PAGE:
Learning to learn from each other: the importance of interprofessional  collaboration in healthcare 

Learning from our peers is a vital practice in all areas of professional life, but especially so in a  healthcare setting where there exist so many different team members, each with their own specialised roles. 

Interprofessional learning involves the collaboration of two or more professionals that come from different training backgrounds, for example, a healthcare assistant and a medical student. This form  of working can be beneficial for both parties since it brings together people who possess unique  practical skills and knowledge. 

Training situations demonstrate the strength of this approach well: specialised staff are more likely  to have achieved proficiency in the skills required for their role than someone with a generalised skill set. Therefore, through their experience, they may be able to provide more practical feedback to a  learner. 

An example of my own: my first venepuncture was supervised by the practice HCA, who at that point  had accumulated years of experience taking bloods. I was guided not only on how to improve my  technique for success, but also on how to reduce the patient’s discomfort – by resting their arm  comfortably on an armrest or pillow, distracting the patient by asking them to take a deep breath  before insertion, and by withdrawing the needle at a shallow angle. 

I felt I was able to assist the HCA using the knowledge I had acquired through preclinical years to explain to patients why their blood tests had been requested. 

The benefits of interdisciplinary learning also reach into the future; workers will enter their future  positions with a better understanding of co-workers’ roles and responsibilities. Stronger insight into  each other’s competencies will enable more effective teamwork, such as when delegating appropriate tasks to team members.i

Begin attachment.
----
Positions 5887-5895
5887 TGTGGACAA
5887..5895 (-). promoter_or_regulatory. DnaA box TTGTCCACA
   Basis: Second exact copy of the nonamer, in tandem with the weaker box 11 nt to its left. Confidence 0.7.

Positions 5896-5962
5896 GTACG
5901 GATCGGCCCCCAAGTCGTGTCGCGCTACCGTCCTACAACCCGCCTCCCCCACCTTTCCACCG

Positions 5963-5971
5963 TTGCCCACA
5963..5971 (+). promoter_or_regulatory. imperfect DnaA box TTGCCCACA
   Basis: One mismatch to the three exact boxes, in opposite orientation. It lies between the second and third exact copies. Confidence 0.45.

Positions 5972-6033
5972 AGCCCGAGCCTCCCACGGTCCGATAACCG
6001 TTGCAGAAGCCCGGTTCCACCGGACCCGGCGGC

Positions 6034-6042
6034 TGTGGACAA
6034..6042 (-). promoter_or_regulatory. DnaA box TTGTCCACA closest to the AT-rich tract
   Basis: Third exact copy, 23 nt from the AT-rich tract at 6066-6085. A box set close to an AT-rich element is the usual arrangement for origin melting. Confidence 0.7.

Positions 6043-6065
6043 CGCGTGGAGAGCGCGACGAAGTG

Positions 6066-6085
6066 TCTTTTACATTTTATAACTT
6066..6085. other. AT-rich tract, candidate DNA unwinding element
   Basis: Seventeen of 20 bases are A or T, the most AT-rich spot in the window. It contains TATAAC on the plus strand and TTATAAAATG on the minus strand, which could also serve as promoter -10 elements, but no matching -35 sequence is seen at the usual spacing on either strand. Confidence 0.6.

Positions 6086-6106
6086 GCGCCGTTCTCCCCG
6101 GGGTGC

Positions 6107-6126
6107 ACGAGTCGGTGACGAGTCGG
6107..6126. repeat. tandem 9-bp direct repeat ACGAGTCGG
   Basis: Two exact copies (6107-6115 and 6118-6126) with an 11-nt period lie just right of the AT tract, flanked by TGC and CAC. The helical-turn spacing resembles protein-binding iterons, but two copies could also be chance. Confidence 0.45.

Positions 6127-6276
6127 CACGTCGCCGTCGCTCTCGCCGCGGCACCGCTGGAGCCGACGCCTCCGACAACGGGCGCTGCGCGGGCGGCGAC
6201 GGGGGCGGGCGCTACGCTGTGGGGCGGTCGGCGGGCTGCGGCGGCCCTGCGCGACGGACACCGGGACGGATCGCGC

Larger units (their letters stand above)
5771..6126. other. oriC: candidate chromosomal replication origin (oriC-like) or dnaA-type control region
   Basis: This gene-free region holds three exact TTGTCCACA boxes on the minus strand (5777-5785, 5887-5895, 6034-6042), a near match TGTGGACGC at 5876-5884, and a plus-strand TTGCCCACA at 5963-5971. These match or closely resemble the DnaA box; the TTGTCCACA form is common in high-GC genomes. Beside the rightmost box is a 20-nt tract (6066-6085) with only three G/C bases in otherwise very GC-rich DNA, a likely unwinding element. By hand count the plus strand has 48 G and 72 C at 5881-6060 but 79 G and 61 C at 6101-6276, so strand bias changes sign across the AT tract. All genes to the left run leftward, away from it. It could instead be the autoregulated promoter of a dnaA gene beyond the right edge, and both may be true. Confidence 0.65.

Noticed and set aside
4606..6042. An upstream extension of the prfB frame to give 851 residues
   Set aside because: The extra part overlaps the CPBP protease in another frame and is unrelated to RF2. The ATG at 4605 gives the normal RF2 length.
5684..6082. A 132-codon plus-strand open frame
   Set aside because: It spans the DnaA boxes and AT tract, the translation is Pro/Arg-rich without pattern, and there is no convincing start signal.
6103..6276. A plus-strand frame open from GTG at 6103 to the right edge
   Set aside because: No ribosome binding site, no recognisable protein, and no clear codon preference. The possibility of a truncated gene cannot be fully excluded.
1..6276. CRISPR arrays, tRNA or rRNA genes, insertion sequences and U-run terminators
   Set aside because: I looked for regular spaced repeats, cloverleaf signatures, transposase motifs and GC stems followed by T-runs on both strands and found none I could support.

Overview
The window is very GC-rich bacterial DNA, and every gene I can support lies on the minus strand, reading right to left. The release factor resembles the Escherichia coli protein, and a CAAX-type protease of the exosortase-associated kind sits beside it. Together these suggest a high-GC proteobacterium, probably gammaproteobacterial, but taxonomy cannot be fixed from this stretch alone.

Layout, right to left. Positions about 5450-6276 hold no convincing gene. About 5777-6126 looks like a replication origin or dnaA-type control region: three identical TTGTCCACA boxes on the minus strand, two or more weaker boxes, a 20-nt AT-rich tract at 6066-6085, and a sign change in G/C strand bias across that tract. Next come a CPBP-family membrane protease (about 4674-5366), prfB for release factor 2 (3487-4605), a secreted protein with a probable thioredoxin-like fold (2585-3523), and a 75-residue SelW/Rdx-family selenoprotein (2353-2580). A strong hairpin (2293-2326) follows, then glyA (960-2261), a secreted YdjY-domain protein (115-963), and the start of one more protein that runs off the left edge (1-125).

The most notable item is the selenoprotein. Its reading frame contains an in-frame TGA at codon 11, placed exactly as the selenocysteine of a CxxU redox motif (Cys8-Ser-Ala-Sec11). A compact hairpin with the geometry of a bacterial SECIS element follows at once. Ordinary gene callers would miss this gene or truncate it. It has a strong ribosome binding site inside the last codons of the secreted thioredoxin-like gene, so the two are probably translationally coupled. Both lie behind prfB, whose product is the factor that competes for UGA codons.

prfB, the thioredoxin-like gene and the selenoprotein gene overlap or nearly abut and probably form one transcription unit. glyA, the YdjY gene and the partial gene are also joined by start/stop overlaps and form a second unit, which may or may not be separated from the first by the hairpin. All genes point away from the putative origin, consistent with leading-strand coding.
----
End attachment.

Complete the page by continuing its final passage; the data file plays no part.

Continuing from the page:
Interprofessional learning emphasises the importance of teamwork over individual work, an  approach pivotal to a safe and efficient healthcare service. It is crucial for the MDT to share  workload where appropriate to give staff the necessary time to focus on tasks. Gaining a wider  perspective of the team could also discourage the formation of a hierarchy, promoting the team’s  comfort and enabling them to raise their opinions and concerns.ii 

Observing how a wide range of staff interact with their patients may also encourage better practice,  such as by encouraging reflection on how individuals would like to practise in the future. For  example, recognising the importance of making time for patients to discuss their concerns.iii 

An environment that promotes this form of learning is one that encourages communication between  team members, helps us recognise each other’s strengths and the extent of our competencies, therefore promoting patient safety and a healthier working environment. 


i Garnweidner-Holme L, Almendingen K. Is Interprofessional Learning Only Meant for Professions Within  Healthcare? - A Qualitative Analysis of Associations with the Term Interprofessional Collaborative Learning  Among Professional Students. J Multidiscip Healthc. 2022;15:1945-1954 https://doi.org/10.2147/JMDH.S376074

ii Busari JO, Moll FM, Duits AJ. Understanding the impact of interprofessional collaboration on the quality of  care: a case report from a small-scale resource limited health care environment. J Multidiscip Healthc.  2017;10:227-234 https://doi.org/10.2147/JMDH.S140042 

iii Elizabeth Davison, Joanna Semlyen & Susanne Lindqvist (2022) “From doing to knowing”: medical students’  experiences of working as Healthcare Assistants, Journal of Interprofessional Care, 36:4, 560-566, DOI:  10.1080/13561820.2021.1943336

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